Bird Power!

F/6.3, 1/125, ISO 250.

Belted Kingfisher

Why do fish live in salt water?

Because pepper makes them sneeze!

Interesting Fact: The Belted Kingfisher is one of the few bird species in which the female is more brightly colored than the male. Among the nearly 100 species of kingfishers, the sexes often look alike. In some species the male is more colorful, and in others the female is. ( https://www.allaboutbirds.org/guide/Belted_Kingfisher )

Advertisements

I Belong In The Air

F/9.0, 1/320, ISO 1250

Bald Eagle

Did you hear the joke about the roof?

Never mind, it’s over your head!

Interesting Fact: The Bald Eagle has been the national emblem of the United States since 1782 and a spiritual symbol for native people for far longer than that. These regal birds aren’t really bald, but their white-feathered heads gleam in contrast to their chocolate-brown body and wings. ( https://www.allaboutbirds.org/guide/Bald_Eagle )

Be Bold, Be Brave Enough To Be Your True Self!

F/9.0, 1/320, ISO 1250.

Bald Eagles

What falls but never gets hurt?

The rain!

Interesting Fact: Bald Eagles occasionally hunt cooperatively, with one individual flushing prey towards another. ( https://www.allaboutbirds.org/guide/Bald_Eagle )

Don’t You Flap Your Wings At Me!

F/9.0, 1/320, ISO 320.

Hooded Merganser

In School

Teacher: “If I gave you 2 cats and another 2 cats and another 2, how many would you have?”
Bob: “Seven.”
Teacher: “No, listen carefully… If I gave you two cats, and another two cats and another two, how many would you have?”
Bob: “Seven.”
Teacher: “Let me put it to you differently. If I gave you two apples, and another two apples and another two, how many would you have?”
Bob: “Six.”
Teacher: “Good. Now if I gave you two cats, and another two cats and another two, how many would you have?”
Bob: “Seven!”
Teacher: “Bob, where in the heck do you get seven from?!”
Bob: “Because I’ve already got a freaking cat!”

Interesting Fact:  The Hooded Merganser is the second-smallest of the six living species of mergansers (only the Smew of Eurasia is smaller) and is the only one restricted to North America. ( https://www.allaboutbirds.org/guide/Hooded_Merganser/lifehistory )

Beware Of The Quacks!

F/9.0, 1/250, ISO 320.

Ring-necked Ducks

Two friends are talking:

Bobby: Where will you be in two years?

Tommy: I don’t know. I don’t have 2020 vision.

Interesting Fact: On migration, Ring-necked Ducks stop to rest and feed on shallow lakes and impoundments with dense stands of cattails, bulrushes, and other emergent vegetation. They can form very large flocks on some lakes. During the winter, look for them in swamps, river floodplains, brackish portions of estuaries, shallow inland lakes, sloughs, marshes, reservoirs, and other managed freshwater impoundments. (  https://www.allaboutbirds.org/guide/Ring-necked_Duck/lifehistory#habitat  )

It’s The New Year, Get Your Ducks In A Row!

F/9.0, 1/320, ISO 320.

Ring-necked Ducks

What time is it when an elephant sits on your fence?

Time to get a new fence!

Interesting Fact: They tend to remain in pairs during the breeding season but group into flocks of several to several thousand during migration and winter. Like many other ducks, the Ring-necked Duck uses many kinds of displays to ward off rivals and to seek mates; almost any group of ducks offers an opportunity to watch these displays at work. When warning away another bird, Ring-necked Ducks lower their bill to meet their chest or push against each other, breast to breast, while swimming. This can intensify to bites and blows with the wings, particularly during the breeding season. When courting, males often throw their head sharply backward, touching the back; swim rapidly while nodding the head; or act as if they are preening their wing. As pairs begin to form, the two birds may perform exaggerated neck stretches or dip their bills in the water as if drinking. Pairs tend to form in spring and stay together at least until incubation begins. ( https://www.allaboutbirds.org/guide/Ring-necked_Duck/lifehistory )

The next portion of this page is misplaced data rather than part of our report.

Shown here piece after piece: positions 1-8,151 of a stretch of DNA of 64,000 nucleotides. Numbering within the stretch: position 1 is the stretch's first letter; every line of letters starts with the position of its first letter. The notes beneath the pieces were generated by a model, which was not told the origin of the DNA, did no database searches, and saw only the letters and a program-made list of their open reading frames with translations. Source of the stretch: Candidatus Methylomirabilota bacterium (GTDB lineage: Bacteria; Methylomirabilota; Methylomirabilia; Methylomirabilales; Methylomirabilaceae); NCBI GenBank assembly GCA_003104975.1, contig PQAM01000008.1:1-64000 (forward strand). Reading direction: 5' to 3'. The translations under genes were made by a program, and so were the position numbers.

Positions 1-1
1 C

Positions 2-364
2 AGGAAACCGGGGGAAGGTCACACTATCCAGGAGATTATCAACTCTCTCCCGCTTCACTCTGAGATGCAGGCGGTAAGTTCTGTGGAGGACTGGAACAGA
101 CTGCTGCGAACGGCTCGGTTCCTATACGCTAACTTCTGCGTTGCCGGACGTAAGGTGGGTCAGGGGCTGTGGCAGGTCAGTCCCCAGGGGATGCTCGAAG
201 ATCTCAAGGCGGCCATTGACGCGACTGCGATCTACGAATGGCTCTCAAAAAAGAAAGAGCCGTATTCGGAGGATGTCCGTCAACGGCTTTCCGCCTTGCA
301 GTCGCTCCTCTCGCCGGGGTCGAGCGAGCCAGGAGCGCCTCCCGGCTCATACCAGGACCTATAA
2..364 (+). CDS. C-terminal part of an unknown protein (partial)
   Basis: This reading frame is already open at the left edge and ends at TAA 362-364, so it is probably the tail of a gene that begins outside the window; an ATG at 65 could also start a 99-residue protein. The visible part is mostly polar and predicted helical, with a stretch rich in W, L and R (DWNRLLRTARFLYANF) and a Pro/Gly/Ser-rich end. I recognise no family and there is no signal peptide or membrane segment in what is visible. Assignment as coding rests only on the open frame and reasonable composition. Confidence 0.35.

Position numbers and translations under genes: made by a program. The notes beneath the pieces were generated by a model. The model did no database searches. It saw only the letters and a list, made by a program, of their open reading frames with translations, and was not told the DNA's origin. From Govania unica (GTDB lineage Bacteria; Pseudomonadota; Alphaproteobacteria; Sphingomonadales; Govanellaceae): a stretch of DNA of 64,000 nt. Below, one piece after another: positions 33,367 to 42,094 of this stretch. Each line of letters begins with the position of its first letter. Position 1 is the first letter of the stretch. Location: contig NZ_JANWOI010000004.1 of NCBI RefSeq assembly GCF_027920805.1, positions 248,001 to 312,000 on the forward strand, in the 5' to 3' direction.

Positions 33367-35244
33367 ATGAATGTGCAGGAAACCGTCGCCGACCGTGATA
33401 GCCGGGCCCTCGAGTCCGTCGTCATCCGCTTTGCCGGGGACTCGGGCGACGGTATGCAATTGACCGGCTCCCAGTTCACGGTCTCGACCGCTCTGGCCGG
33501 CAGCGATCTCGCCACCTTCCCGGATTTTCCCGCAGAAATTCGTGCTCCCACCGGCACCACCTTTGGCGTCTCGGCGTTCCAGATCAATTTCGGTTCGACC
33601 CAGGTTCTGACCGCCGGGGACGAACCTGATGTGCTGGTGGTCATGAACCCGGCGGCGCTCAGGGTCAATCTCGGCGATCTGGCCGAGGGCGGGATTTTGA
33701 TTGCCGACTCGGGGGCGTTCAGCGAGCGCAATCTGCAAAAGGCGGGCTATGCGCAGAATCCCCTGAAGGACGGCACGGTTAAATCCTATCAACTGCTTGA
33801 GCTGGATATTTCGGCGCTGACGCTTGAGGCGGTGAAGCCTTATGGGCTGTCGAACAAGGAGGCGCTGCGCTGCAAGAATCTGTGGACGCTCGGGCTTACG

A Top Of The Tree To You

F/6.3, 1/160, ISO 400.

Great Blue Heron

A neutron walks into a bar and says,

“I’d like a beer. How much will that be?”

The bartender responds,

“For you? No charge!”

Interesting Fact:  Great Blue Herons congregate at fish hatcheries, creating potential problems for the fish farmers. A study found that herons ate mostly diseased fish that would have died shortly anyway. Sick fish spent more time near the surface of the water where they were more vulnerable to the herons.  ( https://www.allaboutbirds.org/guide/Great_Blue_Heron/lifehistory )

At The Quack Of Dawn

F/6.3, 1/160, ISO 250.

Wood Duck

What do you get when a duck bends over?

Buttquack

Interesting Fact: Wood Ducks feed by dabbling or short, shallow dives. They are strong fliers and can reach speeds of 30 mph. Wood Ducks are not territorial, with the exception that a male may fight off other males that approach his mate too closely. ( https://www.allaboutbirds.org/guide/Wood_Duck/lifehistory )

 

I Lost My Temper, But It Came Back!

F/9.0, 1/250, ISO 160.

Ring-necked Duck

Why did the cookie go to the hospital?

He felt crummy!

Interesting Fact: Ring-necked Ducks feed by diving underwater, rather than by tipping up as “dabbling” ducks do. When diving, they leap forward in an arc to plunge underwater, and they swim using only their feet for propulsion. ( https://www.allaboutbirds.org/guide/Ring-necked_Duck/lifehistory )

 

 

Chill The Duck Out

F/10.0, 1/400, ISO 250.

Ring-necked Duck

Why did the duck go to jail?

Because he got caught selling quack.

Interesting Fact: Ring-necked Ducks on their breeding grounds occasionally get attacked by the much larger Common Loon, the Red-necked Grebe, and even the much smaller Pied-billed Grebe. ( https://www.allaboutbirds.org/guide/Ring-necked_Duck/lifehistory )